Observational data on the association between egg consumption and risk of type 2 diabetes mellitus (DM) have been inconsistent. Because eggs are a good source of protein and micronutrients and are inexpensive, it is important to clarify their role in the risk of developing DM.Objective:
We conducted a meta-analysis of published prospective cohort studies to evaluate the relation of egg consumption with the risk of DM.Design:
We searched PubMed, Ovid, Cochrane, and Google Scholar (up to October 2015) to retrieve published studies. We used RRs from extreme categories of egg consumption for the main analysis but also evaluated dose response by using cubic splines and generalized least squares regression.Results:
We identified 12 cohorts for a total of 219,979 subjects and 8911 cases of DM. When comparing the highest with the lowest category of egg intake, pooled multivariate RRs of DM were 1.09 (95% CI: 0.99, 1.20) using the fixed-effect model and 1.06 (95% CI: 0.86, 1.30) using the random-effect model. There was evidence for heterogeneity (I2 = 73.6%, P < 0.001). When stratified by geographic area, there was a 39% higher risk of DM (95% CI: 21%, 60%) comparing highest with lowest egg consumption in US studies (I2 = 45.4%, P = 0.089) and no elevated risk of DM with egg intake in non-US studies (RR = 0.89; 95% CI: 0.79, 1.02 using the fixed-effect model, P < 0.001 comparing US with non-US studies). In a dose-response assessment using cubic splines, elevated risk of DM was observed in US studies among people consuming ≥3 eggs/wk but not in non-US studies.Conclusions:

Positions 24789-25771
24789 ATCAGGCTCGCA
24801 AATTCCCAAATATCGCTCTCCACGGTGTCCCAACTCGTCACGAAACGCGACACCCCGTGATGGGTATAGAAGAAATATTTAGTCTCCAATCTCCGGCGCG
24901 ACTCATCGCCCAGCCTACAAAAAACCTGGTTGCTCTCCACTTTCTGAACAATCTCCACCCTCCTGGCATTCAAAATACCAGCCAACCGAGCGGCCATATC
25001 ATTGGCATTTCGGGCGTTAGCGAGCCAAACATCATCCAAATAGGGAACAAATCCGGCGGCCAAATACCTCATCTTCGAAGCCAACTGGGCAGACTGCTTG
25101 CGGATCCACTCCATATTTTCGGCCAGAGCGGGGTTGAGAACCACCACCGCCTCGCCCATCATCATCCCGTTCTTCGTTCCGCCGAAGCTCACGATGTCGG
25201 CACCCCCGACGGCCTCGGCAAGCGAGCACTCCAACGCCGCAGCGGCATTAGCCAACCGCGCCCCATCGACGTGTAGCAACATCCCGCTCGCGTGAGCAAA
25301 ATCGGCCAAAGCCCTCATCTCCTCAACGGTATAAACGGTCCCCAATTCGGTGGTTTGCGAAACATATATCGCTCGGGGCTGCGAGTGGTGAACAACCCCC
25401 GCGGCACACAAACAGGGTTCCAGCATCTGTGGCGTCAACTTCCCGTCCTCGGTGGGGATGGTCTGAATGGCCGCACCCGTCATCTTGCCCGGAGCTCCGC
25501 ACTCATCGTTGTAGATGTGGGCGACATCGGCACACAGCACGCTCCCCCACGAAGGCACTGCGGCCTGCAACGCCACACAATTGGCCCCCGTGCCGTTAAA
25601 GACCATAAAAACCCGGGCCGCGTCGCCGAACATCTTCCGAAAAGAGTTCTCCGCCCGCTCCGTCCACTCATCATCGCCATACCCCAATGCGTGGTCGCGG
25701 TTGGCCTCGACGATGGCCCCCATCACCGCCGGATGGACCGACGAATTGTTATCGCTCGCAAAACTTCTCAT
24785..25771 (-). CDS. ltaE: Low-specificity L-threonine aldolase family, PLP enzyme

Our meta-analysis shows no relation between infrequent egg consumption and DM risk but suggests a modest elevated risk of DM with ≥3 eggs/wk that is restricted to US studies.